Rheumatoid arthritis (RA) is a chronic systemic inflammatory disease of unknown etiology. There is no cure, so long term treatment is indicated. Medication-based therapies comprise several classes of agents, including nonsteroidal anti-inflammatory drugs (NSAIDs), non-biologic and biologic disease modifying anti-rheumatic drugs (DMARDs), immunosuppressants, and corticosteroids. Other standard treatments include physical therapy and surgery.
Surveys have shown that a substantial proportion of people with RA will try complementary and alternative interventions, perhaps reflecting the lack of complete satisfaction with conventional approaches, and also a desire to help themselves. (1)
Editorial: Why didn’t my doctor tell me?
Plant-based diets and Type 2 Diabetes Mellitus
Printable (pdf) version: Editorial – Plant-based diets and T2DM
It’s the rare physician with an adult practice that doesn’t encounter a significant number of patients with type 2 diabetes mellitus (T2DM). Given the rapid rise of the disease, its prophylaxis and treatment should be of pressing concern for every physician. In spite of this crisis, the advantages of a plant-based diet for the prevention and treatment of T2DM have been overlooked.
For the physician, all relevant research comes into actual practice in the clinic. For the patient, the clinic is where they receive their treatment and interact with their doctor on an ongoing basis. Very often, clinical technique makes the key difference for patient compliance and successful treatment. So the Vegetarian Prescription considers the clinical experience of physicians practicing vegetarian nutritional medicine to be a vital source of knowledge and experience. To make this knowledge more widely available, we are posting a series of interviews with various current practitioners.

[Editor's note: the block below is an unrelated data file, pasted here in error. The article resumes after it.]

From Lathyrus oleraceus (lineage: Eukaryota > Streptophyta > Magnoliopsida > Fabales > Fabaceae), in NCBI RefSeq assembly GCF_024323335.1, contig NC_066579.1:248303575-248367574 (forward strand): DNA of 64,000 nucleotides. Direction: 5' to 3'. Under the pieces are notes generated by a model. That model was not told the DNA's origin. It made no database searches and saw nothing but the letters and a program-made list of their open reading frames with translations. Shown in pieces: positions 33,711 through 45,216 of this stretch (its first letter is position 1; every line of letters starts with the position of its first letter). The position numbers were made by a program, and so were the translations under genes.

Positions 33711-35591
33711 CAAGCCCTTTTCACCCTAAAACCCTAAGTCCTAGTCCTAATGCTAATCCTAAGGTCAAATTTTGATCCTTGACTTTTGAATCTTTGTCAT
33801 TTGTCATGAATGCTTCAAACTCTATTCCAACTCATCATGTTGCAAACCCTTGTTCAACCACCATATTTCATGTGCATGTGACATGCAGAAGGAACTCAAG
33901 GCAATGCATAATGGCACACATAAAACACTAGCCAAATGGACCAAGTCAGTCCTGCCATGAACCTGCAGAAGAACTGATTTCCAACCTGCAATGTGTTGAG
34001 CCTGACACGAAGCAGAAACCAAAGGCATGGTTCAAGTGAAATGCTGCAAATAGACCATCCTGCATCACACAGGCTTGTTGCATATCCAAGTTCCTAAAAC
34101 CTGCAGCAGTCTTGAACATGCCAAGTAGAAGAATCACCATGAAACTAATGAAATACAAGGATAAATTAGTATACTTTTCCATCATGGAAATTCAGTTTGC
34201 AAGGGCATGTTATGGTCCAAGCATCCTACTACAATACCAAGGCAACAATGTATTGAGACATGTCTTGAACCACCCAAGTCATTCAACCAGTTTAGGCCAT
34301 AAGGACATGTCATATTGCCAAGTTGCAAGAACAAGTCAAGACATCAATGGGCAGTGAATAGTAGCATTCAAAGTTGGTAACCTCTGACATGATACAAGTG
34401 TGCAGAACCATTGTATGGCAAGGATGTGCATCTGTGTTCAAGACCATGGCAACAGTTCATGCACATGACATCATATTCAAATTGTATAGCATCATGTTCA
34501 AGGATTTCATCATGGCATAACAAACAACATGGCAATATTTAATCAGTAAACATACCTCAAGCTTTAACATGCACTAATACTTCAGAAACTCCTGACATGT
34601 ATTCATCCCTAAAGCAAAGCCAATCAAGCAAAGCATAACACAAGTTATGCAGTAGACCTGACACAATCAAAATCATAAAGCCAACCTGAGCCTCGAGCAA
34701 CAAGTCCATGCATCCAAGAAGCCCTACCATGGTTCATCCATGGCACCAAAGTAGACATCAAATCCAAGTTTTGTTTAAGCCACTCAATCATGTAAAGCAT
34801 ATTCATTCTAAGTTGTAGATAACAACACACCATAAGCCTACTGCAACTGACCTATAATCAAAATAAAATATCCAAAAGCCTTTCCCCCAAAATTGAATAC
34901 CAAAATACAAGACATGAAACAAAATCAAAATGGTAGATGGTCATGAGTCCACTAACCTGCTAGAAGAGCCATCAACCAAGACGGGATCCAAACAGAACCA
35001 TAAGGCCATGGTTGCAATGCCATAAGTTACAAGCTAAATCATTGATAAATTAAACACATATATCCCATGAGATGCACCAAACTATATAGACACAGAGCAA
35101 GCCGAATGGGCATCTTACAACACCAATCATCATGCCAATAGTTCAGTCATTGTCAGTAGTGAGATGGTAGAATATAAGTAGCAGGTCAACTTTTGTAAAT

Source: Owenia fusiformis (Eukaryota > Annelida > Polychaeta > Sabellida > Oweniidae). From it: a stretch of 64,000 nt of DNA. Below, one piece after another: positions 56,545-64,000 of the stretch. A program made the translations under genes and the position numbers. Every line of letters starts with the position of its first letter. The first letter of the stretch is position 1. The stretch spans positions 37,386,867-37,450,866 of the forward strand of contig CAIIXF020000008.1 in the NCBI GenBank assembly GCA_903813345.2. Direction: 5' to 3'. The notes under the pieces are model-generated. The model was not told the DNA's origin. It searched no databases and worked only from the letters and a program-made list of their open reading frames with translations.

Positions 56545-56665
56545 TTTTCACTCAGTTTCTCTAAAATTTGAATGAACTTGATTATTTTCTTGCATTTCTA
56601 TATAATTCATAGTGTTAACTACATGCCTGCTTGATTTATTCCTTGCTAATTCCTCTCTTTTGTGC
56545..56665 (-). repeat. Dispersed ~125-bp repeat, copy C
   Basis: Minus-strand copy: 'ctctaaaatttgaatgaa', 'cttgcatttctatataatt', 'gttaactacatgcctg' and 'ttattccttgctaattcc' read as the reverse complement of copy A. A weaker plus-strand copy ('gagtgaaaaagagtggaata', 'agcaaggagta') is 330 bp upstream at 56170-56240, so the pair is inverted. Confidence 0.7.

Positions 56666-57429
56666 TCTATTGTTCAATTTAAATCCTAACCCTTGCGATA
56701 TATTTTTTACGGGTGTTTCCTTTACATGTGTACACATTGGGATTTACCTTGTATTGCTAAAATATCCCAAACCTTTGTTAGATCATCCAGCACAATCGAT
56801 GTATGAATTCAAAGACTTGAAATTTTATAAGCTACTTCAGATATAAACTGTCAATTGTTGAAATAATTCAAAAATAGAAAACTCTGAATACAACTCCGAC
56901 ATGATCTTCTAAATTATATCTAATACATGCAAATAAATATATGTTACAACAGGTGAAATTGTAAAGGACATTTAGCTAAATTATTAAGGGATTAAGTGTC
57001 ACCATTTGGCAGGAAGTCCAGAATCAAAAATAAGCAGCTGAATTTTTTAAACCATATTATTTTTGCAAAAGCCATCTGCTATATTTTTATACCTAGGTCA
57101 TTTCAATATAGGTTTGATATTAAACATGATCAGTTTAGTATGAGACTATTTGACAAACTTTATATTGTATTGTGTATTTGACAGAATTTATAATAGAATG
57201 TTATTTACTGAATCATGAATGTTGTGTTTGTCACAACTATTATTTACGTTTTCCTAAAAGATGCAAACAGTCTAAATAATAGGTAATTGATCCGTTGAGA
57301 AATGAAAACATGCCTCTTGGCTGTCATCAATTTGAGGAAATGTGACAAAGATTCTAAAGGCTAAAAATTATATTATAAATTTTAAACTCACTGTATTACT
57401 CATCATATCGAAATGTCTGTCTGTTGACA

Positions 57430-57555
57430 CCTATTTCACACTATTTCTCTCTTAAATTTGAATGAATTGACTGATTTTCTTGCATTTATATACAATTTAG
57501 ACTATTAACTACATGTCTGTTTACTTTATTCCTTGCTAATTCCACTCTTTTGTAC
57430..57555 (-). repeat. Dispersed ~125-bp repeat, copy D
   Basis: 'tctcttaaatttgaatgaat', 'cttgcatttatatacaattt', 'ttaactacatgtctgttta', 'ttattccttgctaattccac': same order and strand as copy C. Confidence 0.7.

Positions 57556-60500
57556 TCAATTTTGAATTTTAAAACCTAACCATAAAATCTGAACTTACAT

Interview with Dr Arun Kalyanasundaram, a medical doctor, practicing Interventional Cardiology in the Seattle area:
Vegetarian nutritional medicine is a branch of lifestyle medicine. It utilizes a diet composed of vegetables, whole grains, fruits, legumes and nuts as both a prophylaxis against, and a treatment for, a wide varieties of diseases, including most of the common chronic diseases in the United States and other industrialized nations. Its safety and efficacy has been borne out by both research and clinical experience.
Vegetarian nutritional medicine represents an addition to pharmacotherapy and surgery, not a replacement for them, thus widening the tools available to the physician.